James D. Julia, Inc. - Fairfield, Maine & Boston, Massachusetts USA | Tel: +1 207-453-7125 | Fax: +1 207-453-2502

Fine Art, Asian & Antiques Division
Upcoming Auction - February 3, 4, & 5, 2016
Spotlight
Spotlight
Fabulous Palm Reader Trade Sign
   
Notable Treasure
Full Bodied Fireman Weathervane & Untouched Jewell Steeple-Chase Horse Weathervane retaining its original gate. More highlights.
Featured Videos
Outstanding Pair of Needlework Memorials
Outstanding Pair of Needlework Memorials
Maine is known for many wonderful things - the "Vacationland" license plate is no accident!...
by Mark Ford, CEO

James D. Julia Auctioneers is known for many strengths and attractions as well. We are one of the Top Ten auctioneers in North America (measured by annual sales). Our firearms division is world renown and sells more rare, collectible and expensive firearms than any other auctioneer in the world. Our other two divisions: Rare Lamps, Glass and Fine Jewelry and Fine Art, Asian and Antiques produce sales that are anticipated and followed internationally. We are known for bringing fabulous collections that are "fresh" to the market.

Maine is known for many wonderful things - the Vacationland license plate is no accident!Over the past few years however, I've noticed that we've become the go-to auction house for fine examples of paintings by the Cape Ann School of artists in Massachusetts. Cape Ann refers to a... Read more


What's It Worth

This Rare & Unique American Mule Copper Weathervane (estimate $20,000-30,000) Sold for $117,300

This Rare & Unique American Mule Copper Weathervane (estimate $20,000-30,000) Sold for $117,300

If you have a single item, collection or entire Estate and want to know "What's it worth?" please take a picture and email us at antiques@jamesdjulia.com.

 
Like Finding A Needle In A Haystack Or The Golden Ticket
By Bill Gage, Department Head - James D Julia Inc.
One of the rarest and most famous United States stamps issued by the U. S. Postal Service was the 1918 issue of the 24 cent stamp showing the Curtiss JN-4H biplane or Jenny on it. This stamp was rushed into production to celebrate the first airmail flight. In May of that year a single page of 100 stamps is sold to William T. Robey a cashier from Washington, D.C. He had just purchased the only misprints of this stamp to fall into private hands. The misprint shows the "Jenny" upside down! A block of four inverted Jennys from this original block of 100 was sold at a Robert A. Siegel auction in October 2005 for $2.7 million. (This would make the original block of 100 worth $67,500,000!)

Fast forward to 2013. The Postal Service reissues the "misprinted" inverted Jenny stamp to commemorate the rarest of all misprints. But in a twist of marketing the Postal Service secretly produces 100 sheets of 6 stamp blocks of the new Jenny stamp right side up, creating a rarity "misprint " of the original misprint. They are among the 2.2 million sheets of six $2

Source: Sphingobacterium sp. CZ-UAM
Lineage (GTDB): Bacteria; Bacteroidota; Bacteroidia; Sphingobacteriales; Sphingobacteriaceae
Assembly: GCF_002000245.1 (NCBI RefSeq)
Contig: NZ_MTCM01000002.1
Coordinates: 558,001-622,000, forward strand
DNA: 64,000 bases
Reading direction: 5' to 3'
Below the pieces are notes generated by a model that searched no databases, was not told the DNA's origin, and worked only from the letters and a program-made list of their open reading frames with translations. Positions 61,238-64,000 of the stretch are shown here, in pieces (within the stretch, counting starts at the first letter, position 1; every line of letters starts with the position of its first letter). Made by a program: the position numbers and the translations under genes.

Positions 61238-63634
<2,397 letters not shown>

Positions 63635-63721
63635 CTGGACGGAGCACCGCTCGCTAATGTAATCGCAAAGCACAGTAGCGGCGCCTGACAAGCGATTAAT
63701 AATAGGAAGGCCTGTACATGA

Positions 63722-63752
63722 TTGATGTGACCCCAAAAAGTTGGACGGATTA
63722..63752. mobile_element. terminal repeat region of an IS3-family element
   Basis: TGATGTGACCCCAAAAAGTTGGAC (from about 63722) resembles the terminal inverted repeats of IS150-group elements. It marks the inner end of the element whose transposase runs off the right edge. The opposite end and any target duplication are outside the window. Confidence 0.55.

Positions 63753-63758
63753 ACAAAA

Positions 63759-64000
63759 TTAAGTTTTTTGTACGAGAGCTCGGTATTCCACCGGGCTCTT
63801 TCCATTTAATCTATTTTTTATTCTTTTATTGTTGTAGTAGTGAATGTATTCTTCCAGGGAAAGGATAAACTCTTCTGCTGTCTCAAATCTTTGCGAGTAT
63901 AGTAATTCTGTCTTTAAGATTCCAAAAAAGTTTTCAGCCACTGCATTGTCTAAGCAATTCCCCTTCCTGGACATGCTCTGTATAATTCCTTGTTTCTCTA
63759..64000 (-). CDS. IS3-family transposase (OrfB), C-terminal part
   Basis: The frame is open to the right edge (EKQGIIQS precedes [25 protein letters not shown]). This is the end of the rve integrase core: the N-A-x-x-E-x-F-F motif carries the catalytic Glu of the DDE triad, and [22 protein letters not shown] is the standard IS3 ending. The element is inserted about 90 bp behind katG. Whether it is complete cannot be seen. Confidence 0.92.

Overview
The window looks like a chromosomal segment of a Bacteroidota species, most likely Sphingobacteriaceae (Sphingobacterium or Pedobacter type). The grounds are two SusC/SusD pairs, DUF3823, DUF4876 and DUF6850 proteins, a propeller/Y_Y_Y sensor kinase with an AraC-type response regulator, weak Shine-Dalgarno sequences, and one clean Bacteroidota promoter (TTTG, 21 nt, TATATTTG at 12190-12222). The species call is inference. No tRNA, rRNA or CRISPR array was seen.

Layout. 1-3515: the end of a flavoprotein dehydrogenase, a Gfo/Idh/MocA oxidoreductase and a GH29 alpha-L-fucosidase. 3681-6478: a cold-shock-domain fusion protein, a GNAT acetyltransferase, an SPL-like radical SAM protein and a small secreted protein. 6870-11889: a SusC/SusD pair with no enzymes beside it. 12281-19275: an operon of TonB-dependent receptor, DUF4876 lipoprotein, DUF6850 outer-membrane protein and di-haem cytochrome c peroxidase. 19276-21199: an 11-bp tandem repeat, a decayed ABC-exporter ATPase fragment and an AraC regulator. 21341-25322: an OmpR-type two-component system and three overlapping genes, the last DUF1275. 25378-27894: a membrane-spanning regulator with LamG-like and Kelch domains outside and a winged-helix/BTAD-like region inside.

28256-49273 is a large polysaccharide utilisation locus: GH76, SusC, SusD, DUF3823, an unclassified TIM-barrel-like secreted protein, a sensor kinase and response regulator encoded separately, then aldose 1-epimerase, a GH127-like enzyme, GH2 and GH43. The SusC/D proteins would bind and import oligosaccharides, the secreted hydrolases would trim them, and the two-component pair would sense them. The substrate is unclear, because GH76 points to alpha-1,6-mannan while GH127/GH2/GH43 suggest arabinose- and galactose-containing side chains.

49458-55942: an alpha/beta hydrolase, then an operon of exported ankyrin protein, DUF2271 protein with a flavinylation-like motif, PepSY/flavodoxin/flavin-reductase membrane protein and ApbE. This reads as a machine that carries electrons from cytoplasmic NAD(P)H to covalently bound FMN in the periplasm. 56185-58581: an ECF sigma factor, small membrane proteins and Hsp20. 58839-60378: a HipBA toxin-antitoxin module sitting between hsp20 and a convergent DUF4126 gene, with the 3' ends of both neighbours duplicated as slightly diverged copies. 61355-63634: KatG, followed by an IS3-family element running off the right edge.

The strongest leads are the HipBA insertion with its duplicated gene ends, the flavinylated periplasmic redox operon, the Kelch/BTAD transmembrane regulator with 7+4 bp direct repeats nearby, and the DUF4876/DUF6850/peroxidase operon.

stamps issued. All sheets are individually wrapped in sealed envelopes to recreate the excitement of finding an inverted Jenny when opening the envelope and to avoid the possibility of discovering a corrected Jenny prior to purchase.

Individuals purchasing one of the 100 noninverted Jenny sheets find a congratulatory note inside the wrapping asking them to call a phone number to receive a certificate of acknowledgment signed by Postmaster General Patrick. This was very much in the tradition of Charlie from the movie Willy Wonka and the Chocolate Factory finding the "Golden Ticket" in the chocolate bar.

Of the 2.2 million 6 stamp sheets produced approximately only one half have been sold and only 24 "non-inverted" stamp blocks have been found. The Postal Agency has admitted to a huge mistake that broke the agency's own rules, which prohibit postal officials from intentionally creating a rare stamp just to make money. The other twist is that the Postal

Service kept back 23 sheets to distribute later but now under the controversy may not distribute them, so that instead of the rarity of 100 sheets there actually may only be 77 sheets allowed into the public.

James D Julia, Inc. has been selected to sell the most recent 24th sheet found of this rare issue. This sheet was purchased in Waterville Maine in Mid- September and will be sold in Julia's auction in February of 2016.

2013 Sheet of Un-Inverted Jenny Stamps

2013 Sheet of Un-Inverted Jenny Stamps


At James D. Julia, Inc. we are always seeking high quality antiques of all types for our year-round auctions. We offer the best seller commission rates in the industry, as low as 0% for high value items and collections. Please contact us directly at 207-453-7125 (Maine office) or 781-460-6800 (Boston area office) to learn more or if you are considering consigning one item, an entire collection or an estate to auction. All inquiries are confidential and without obligation.
Lic#: ME:AR83 / MA: AU1406 / NH: 2511